ELIZABETH:

And Sam, what now for David Eastman? We know before all of this he was fighting to get back into the public service, in fact, that’s how he came to be in a feud with Colin Winchester in the first place… Is getting back to work still his ambition?

SAM:

Yeah, I mean in his written statement to the court during the compensation claim in October of this year, he said that he still wished to work and to start a family. Actually, he told the court that since his release after the judicial inquiry and last year's acquittal, he's applied for jobs as a research assistant. He really wants to contribute to public service. Really, he hasn't stopped trying to get back to work since 1977.

Archival Tape -- David Eastman’s solicitor:

“I think at this stage he’s lost a significant chunk of his life and he’s obviously got some thoughts in mind about what he might do with it but we’ll have to wait and see…”

SAM:

His solicitor outside court wouldn't say whether $7.02 million had changed that desire to work. Given that he's 74 years old. But there’s potentially a indication of what Eastman might do with his money. During last year's retrial, I came across an article that the journalist Margo Kingston wrote, and she talked to a unnamed politician, and he had had first hand experience with David Eastman's crusade to get back in the public service. And this politicians quote to Margo Kingston was that Eastman is the kind of guy, who if he won one million dollars in the lottery, would spend it all trying to get back in the public service. And as it turned out, Eastman won $7 million of compensation.

ELIZABETH:

Sam, thank you so much.

SAM:

Thanks so much.

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ELIZABETH:

Elsewhere in the news:

New Zealand’s most active volcano, Whakaari or White Island in the Bay of Plenty erupted on Monday with dozens of tourists present. Prime Minister Jacinda Ardern said on Monday that the situation on White Island, was quote, “significant and evolving”. About 100 people were believed to have been on or around the island at the time of the eruption. The site is located about 50 kilometres off the coast of New Zealand's North Island, with the eruption sending plumes of white smoke and debris into the atmosphere.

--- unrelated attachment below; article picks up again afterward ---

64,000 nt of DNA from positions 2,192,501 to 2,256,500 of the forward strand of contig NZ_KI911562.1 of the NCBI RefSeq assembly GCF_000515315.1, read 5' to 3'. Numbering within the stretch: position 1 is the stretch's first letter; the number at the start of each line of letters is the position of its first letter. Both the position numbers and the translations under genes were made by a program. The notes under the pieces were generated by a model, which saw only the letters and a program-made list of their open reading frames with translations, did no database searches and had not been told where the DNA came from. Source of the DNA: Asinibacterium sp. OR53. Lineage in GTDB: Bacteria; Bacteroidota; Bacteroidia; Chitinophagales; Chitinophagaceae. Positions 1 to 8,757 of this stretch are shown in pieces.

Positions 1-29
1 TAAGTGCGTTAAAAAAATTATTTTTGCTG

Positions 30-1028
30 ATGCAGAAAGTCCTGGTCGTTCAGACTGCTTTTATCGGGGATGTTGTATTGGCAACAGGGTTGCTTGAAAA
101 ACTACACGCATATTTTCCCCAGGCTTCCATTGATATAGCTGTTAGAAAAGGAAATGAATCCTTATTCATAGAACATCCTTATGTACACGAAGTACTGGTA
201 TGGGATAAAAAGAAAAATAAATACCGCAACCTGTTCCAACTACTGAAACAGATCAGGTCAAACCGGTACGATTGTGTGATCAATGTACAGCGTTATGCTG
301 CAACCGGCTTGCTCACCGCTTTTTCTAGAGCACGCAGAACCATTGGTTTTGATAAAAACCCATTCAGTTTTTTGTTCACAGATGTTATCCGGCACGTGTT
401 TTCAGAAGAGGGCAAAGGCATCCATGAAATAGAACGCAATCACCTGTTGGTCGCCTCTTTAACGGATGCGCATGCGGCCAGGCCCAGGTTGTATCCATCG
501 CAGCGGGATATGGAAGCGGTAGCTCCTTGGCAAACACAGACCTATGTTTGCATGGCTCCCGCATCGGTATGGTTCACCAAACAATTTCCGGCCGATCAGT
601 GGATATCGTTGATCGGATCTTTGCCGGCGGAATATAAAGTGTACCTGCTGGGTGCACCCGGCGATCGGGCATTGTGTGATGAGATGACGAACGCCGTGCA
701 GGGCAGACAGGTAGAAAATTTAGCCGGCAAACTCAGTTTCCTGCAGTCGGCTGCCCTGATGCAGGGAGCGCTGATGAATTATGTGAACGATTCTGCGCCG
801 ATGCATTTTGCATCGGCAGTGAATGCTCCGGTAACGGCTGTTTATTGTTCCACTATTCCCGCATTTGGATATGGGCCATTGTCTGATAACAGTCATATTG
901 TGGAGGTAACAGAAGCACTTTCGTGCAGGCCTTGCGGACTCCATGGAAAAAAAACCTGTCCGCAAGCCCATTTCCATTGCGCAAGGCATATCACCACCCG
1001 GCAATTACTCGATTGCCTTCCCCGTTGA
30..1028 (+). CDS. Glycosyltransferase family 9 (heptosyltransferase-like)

The Australian Election Survey of more than 2,000 Australians has found just 25 per cent of those surveyed believed the government could be trusted. The finding is the lowest level of trust since the ANU first began conducting its post-election survey in 1960. Lead researcher Professor Ian McAllister told the ABC, quote, "I've been studying elections for 40 years, and never have I seen such poor returns for public trust in and satisfaction with democratic institutions.”

This is 7am. I’m Elizabeth Kulas. See you Wednesday.

Following his wrongful conviction for the murder of Canberra’s top police officer, David Eastman sought compensation. But there are bigger questions in this case, about how the legal system responds to mental health. Sam Vincent on how a troubled man tried, unsuccessfully, to represent himself.

Guest: Writer and journalist Sam Vincent.

Background reading:

The retrial of David Eastman in The Monthly
Cap in hand in The Monthly
The Saturday Paper
The Monthly

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7am is hosted by Elizabeth Kulas. The show is produced by Emile Klein, Ruby Schwartz, Atticus Bastow, and Elle Marsh, with Michelle Macklem. Brian Campeau mixes the show. Our editor is Erik Jensen. Our theme music is by Ned Beckley and Josh Hogan of Envelope Audio.

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eastman afp truecrime police murder mentalhealth




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139: The man who didn’t kill Colin Winchester (part two)